This issue of American Catholic Studies includes three articles that we think our readers will enjoy.
“Counting Catholics in the United States of America,” by J. Patrick Hornbeck II (Fordham University) explains how statistics related to the Catholic population in the United States are generated, and offers some reasons why they may not be as accurate as we might think. Dr. Hornbeck explains that these figures are not only used for political and ideological purposes, but are often cited in discussion about Catholics disaffiliated from the church.
Kathleen Szpila, SSJ, (Chestnut Hill College) writes about a monument located in Washington, DC, that is dedicated to the women religious who served as nurses during the Civil War. “Lest We Forget: Ellen Ryan Jolly and the Nuns of the Battlefield Monument” is the story of the woman who not only conceived the idea of the memorial – which still stands in the nation’s capital – but saw the project through to completion.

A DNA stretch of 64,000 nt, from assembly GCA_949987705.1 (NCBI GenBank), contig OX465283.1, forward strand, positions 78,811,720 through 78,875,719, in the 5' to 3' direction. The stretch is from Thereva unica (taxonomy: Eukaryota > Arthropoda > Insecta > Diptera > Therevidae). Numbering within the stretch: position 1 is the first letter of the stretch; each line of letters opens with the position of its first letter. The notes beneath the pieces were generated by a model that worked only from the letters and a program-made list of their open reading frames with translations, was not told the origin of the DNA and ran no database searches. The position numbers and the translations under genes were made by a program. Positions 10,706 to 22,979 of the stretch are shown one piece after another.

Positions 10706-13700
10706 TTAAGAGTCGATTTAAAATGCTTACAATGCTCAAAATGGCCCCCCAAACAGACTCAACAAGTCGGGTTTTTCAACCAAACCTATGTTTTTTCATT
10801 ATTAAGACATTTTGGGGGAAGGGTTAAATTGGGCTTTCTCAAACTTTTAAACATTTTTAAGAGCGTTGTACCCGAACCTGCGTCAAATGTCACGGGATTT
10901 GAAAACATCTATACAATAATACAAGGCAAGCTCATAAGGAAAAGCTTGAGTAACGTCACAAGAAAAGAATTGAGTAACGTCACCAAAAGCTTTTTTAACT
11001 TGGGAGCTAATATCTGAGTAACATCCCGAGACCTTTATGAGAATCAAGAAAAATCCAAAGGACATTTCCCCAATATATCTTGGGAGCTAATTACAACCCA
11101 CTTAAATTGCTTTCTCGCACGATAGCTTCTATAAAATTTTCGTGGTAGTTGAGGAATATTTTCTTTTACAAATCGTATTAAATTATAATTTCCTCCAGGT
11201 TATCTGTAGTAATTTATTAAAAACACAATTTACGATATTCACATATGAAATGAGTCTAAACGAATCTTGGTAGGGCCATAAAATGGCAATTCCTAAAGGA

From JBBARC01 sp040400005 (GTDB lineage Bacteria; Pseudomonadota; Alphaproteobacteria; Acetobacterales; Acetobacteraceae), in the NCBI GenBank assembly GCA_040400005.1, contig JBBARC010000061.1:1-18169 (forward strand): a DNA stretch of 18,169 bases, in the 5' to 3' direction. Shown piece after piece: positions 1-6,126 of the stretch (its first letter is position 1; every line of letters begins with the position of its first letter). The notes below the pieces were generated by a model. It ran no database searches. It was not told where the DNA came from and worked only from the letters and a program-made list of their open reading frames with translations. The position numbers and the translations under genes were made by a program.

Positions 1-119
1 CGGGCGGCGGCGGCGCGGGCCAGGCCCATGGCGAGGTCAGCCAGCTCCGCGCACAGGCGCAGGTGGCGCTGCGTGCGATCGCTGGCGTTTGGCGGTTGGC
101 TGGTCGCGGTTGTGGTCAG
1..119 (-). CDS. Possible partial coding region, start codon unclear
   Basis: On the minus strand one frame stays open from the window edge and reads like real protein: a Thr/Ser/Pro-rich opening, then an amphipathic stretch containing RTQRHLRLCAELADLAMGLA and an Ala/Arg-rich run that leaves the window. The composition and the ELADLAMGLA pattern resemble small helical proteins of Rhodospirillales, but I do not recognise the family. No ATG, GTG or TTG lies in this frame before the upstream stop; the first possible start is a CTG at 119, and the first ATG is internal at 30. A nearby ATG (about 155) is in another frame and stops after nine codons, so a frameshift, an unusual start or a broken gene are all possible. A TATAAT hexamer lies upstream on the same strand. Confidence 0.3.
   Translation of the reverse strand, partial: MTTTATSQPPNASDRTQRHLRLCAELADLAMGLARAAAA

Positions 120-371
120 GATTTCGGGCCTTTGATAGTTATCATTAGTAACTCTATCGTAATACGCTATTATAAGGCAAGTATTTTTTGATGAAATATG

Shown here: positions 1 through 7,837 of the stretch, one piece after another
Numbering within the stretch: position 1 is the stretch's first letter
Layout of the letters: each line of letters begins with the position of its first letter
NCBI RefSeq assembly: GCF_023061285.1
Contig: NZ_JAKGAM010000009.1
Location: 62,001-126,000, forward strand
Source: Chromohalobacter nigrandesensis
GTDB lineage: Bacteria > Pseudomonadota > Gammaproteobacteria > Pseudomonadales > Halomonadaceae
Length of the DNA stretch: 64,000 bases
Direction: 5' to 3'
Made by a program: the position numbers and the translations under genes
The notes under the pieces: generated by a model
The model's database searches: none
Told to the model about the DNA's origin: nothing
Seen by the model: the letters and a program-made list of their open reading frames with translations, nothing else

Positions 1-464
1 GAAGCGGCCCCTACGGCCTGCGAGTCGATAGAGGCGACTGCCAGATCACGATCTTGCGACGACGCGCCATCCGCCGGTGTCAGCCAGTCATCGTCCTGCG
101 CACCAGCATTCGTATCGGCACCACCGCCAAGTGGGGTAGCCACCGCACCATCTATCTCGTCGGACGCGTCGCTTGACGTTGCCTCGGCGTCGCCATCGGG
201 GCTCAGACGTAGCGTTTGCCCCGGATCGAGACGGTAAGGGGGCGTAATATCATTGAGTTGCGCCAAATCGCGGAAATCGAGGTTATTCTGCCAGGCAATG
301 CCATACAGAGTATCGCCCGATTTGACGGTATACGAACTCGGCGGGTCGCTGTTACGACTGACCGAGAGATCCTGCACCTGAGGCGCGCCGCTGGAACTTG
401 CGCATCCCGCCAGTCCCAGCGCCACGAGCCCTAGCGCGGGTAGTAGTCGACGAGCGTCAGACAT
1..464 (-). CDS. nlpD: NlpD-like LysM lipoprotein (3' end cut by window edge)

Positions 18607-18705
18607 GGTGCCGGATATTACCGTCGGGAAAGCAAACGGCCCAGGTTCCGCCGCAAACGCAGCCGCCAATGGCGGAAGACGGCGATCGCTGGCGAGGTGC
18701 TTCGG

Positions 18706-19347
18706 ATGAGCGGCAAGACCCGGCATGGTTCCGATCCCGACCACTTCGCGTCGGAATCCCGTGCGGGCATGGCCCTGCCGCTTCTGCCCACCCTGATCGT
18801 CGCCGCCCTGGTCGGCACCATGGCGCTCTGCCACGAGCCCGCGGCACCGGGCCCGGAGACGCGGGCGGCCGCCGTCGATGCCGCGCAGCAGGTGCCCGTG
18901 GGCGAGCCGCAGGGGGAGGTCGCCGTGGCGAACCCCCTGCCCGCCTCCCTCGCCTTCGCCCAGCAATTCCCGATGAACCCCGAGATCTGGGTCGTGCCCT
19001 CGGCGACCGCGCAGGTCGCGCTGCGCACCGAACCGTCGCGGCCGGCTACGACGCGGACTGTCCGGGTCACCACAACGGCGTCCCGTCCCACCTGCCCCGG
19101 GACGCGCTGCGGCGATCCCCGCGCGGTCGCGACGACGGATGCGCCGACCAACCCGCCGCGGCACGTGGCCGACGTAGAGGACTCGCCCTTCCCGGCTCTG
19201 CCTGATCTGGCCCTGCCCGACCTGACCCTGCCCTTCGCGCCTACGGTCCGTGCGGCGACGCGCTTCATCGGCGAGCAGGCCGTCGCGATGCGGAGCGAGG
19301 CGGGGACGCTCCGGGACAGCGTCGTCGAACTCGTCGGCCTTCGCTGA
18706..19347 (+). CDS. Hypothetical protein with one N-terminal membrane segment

In his essay entitled “’We Are Definitely the Pioneers of the Movement’: The Regis Lay Apostolate and the Origins of Postgraduate Volunteerism, 1949–1972,” Christopher Staysniak (Boston College) looks at this pioneer volunteer program that flourished from 1949 until 1972. The Regis Lay Apostolate was the forerunner of and inspiration for many of today’s programs that offer recent college graduates the chance to spend a year or two in service to those in need.
Our cover essay by Cameron Thompson (St. Paul Seminary and University of Mary) tells the story of the La Farge murals that were commissioned by Archbishop Austin Dowling for St. Paul Seminary in Minnesota’s capital city.
As always, readers will also find book reviews on a variety of subjects relating to the story of the Catholic Church in the United States.
Since you will receive this issue in early January 2013, please accept our wishes for a happy and peaceful New Year. [End Page 87]